Thornapple River (Wisconsin)

Last updated
Thornapple River
Country United States
Physical characteristics
Main source NE Sawyer County, Wisconsin in Chequamegon National Forest
River mouth Chippewa River near Bruce, Wisconsin
1,060 ft (320 m) [1]
Basin features
River system Mississippi River

Thornapple River is a river in Sawyer and Rusk counties in the U.S. state of Wisconsin.

Sawyer County, Wisconsin County in the United States

Sawyer County is a county in the U.S. state of Wisconsin. As of the 2010 census, the population was 16,557. Its county seat is Hayward.

Rusk County, Wisconsin County in the United States

Rusk County is a county in the U.S. state of Wisconsin. As of the 2010 census, the population was 14,755. Its county seat is Ladysmith.

The Thornapple rises in northeast Sawyer County in the Chequamegon National Forest at 45°56′21″N90°45′29″W / 45.93917°N 90.75806°W / 45.93917; -90.75806 (Thornapple River (source)) . [1] It flows primarily south-southwest into the Chippewa River near Bruce at 45°27′40″N91°15′09″W / 45.46111°N 91.25250°W / 45.46111; -91.25250 (Thornapple River (mouth)) . [1]

Chippewa River (Wisconsin) river in Wisconsin, USA, tributary to the Mississippi

The Chippewa River in Wisconsin flows approximately 183 miles (294 km) through west-central and northwestern Wisconsin. It was once navigable for approximately 50 miles (80 km) of its length, from the Mississippi River, by Durand, northeast to Eau Claire. Its catchment defines a portion of the northern boundary of the Driftless Area. The river is easily accessible for bikers and pleasure seekers via the Chippewa River State Trail which follows the river from Eau Claire to Durand.

Bruce, Wisconsin Village in Wisconsin, United States

Bruce is a village in Rusk County, Wisconsin, United States. The population was 779 at the 2010 census. The village was founded in 1884 by the Sault Ste. Marie Land and Improvement Company. The land company was incorporated and led by the principal officers of the Minneapolis, Sault Ste. Marie and Atlantic Railway, which operated its ceremonial first train over its line to Bruce in November 1884. It was named for Alanson C. Bruce who operated a logging camp in the area.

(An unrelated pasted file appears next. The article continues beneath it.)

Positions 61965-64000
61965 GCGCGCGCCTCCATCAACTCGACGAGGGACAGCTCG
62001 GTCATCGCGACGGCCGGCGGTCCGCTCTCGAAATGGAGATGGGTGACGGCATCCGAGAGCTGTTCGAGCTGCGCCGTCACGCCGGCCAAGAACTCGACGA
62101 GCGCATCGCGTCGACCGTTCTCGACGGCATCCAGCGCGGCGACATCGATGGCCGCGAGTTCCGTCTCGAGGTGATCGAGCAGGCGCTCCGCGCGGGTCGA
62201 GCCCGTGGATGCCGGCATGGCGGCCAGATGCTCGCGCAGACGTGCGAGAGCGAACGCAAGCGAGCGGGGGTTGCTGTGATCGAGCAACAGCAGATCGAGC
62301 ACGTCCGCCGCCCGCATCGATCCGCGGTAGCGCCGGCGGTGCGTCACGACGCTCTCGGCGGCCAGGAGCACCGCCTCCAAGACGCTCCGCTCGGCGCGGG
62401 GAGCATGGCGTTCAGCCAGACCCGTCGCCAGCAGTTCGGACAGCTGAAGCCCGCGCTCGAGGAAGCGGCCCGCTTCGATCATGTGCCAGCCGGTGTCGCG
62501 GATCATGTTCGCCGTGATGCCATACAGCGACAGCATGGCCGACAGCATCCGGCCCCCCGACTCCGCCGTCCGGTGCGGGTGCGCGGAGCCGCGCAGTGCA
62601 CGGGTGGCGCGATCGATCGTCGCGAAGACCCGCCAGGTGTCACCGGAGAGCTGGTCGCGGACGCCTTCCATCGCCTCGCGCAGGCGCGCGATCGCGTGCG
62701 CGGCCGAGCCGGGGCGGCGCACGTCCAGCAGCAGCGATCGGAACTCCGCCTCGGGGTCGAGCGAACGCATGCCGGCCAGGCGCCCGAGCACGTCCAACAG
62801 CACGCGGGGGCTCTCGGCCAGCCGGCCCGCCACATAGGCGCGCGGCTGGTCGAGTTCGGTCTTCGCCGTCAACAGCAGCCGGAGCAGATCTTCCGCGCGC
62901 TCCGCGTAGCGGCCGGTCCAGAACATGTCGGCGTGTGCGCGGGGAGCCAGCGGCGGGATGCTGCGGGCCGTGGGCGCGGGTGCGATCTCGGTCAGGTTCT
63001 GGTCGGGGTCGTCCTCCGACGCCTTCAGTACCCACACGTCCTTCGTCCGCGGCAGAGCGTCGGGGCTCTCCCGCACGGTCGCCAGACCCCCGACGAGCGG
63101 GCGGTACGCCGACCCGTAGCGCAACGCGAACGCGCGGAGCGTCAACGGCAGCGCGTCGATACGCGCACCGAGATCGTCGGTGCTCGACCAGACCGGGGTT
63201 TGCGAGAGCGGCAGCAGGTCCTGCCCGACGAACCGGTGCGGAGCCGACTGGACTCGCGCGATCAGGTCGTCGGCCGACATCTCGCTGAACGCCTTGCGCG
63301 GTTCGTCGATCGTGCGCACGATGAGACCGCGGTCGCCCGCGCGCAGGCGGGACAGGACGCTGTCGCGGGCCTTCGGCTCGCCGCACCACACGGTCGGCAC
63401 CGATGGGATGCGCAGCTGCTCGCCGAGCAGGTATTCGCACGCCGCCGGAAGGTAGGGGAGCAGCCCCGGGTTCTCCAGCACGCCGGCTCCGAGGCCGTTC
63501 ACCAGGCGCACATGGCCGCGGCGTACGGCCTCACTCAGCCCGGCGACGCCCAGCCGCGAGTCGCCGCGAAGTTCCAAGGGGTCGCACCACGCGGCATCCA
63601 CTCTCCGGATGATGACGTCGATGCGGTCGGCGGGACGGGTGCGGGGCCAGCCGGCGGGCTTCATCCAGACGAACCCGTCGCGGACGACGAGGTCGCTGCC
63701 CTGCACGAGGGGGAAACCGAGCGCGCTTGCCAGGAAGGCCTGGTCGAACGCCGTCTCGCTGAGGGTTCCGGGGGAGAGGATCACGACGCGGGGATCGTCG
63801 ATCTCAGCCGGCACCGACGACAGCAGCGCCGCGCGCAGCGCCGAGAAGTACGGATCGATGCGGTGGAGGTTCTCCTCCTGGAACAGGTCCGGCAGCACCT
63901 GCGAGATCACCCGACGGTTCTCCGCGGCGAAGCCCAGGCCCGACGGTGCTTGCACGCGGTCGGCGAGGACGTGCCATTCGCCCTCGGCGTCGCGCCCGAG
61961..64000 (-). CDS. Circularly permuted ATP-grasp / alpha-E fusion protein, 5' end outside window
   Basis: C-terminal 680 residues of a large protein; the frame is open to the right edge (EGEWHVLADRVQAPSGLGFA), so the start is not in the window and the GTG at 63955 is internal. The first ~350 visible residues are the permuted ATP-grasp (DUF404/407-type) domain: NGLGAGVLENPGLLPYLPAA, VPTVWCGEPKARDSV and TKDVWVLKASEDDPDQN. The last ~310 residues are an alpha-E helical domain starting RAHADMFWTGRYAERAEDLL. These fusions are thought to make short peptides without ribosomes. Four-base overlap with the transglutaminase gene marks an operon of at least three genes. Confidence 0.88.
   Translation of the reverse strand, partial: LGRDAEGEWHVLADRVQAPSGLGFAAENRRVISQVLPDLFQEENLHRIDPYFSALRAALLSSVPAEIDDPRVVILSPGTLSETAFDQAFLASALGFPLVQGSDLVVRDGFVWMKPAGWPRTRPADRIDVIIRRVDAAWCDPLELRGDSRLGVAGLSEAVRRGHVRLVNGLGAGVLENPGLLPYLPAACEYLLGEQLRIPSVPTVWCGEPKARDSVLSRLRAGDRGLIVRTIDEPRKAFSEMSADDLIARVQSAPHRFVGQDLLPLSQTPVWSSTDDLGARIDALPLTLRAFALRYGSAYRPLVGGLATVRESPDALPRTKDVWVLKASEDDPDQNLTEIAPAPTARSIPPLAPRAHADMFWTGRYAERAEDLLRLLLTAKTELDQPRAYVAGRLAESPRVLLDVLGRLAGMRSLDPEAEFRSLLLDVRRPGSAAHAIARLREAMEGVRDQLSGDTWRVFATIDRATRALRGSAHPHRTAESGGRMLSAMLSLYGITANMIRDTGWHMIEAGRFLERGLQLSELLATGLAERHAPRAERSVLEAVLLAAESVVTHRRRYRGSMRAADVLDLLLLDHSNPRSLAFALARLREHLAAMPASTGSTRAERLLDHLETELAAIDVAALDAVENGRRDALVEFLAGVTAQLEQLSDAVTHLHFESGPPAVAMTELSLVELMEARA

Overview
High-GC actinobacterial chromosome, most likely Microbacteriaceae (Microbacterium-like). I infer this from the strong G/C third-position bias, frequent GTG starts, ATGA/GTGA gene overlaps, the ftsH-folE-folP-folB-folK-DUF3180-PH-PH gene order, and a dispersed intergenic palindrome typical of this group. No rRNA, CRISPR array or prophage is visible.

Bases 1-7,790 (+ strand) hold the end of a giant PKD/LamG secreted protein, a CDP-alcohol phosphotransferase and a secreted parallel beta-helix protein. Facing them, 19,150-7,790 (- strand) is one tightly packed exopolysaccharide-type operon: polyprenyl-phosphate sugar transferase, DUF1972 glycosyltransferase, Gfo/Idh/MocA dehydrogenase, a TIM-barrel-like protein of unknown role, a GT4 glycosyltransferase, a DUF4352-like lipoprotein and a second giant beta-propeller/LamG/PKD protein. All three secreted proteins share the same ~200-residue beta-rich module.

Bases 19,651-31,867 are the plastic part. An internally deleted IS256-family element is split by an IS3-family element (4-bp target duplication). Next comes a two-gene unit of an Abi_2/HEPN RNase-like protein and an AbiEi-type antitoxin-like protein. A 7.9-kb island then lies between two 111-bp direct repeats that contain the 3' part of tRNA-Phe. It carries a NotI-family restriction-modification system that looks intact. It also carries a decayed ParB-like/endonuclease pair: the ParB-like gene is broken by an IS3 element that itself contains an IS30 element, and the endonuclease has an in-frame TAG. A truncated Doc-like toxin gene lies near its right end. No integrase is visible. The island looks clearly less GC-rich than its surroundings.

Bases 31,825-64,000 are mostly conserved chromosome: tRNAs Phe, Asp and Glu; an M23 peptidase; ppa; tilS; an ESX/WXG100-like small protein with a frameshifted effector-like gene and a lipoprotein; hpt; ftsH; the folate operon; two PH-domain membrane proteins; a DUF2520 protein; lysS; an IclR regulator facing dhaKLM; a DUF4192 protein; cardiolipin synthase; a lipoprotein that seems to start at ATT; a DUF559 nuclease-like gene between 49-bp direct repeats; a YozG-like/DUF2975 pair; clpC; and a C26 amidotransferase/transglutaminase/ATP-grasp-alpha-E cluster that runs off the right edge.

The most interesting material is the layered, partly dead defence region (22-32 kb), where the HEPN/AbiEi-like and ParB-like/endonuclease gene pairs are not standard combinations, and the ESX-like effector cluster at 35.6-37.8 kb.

Among the tributaries of the Thornapple, there are two streams named Little Thornapple River. One is a right-side tributary entirely within Sawyer County near the boundary with Rusk County, flowing from 45°40′17″N90°52′31″W / 45.67139°N 90.87528°W / 45.67139; -90.87528 (Little Thornapple River (source)) primarily to the west and slightly south into the Thornapple River at 45°39′09″N90°58′52″W / 45.65250°N 90.98111°W / 45.65250; -90.98111 (Little Thornapple River (mouth)) . [2] The other Little Thornapple River is a left-side tributary that rises in southern Sawyer County at 45°38′30″N91°01′39″W / 45.64167°N 91.02750°W / 45.64167; -91.02750 (Little Thornapple River (source)) , less than 2 miles (3.2 km) west-southwest of the mouth of the other Little Thornapple River. The second Little Thornapple, flows primarily to the south and southwest into Rusk County and empties into the Thornapple River at 45°30′04″N91°10′56″W / 45.50111°N 91.18222°W / 45.50111; -91.18222 (Little Thornapple River (mouth)) , approximately 4 miles (6.4 km) from the mouth of the Thornapple near Bruce. [3]


Largely undeveloped, the river is a popular destination for canoeing and kayaking. [4] Small rapids and good fishing conditions are attractions.

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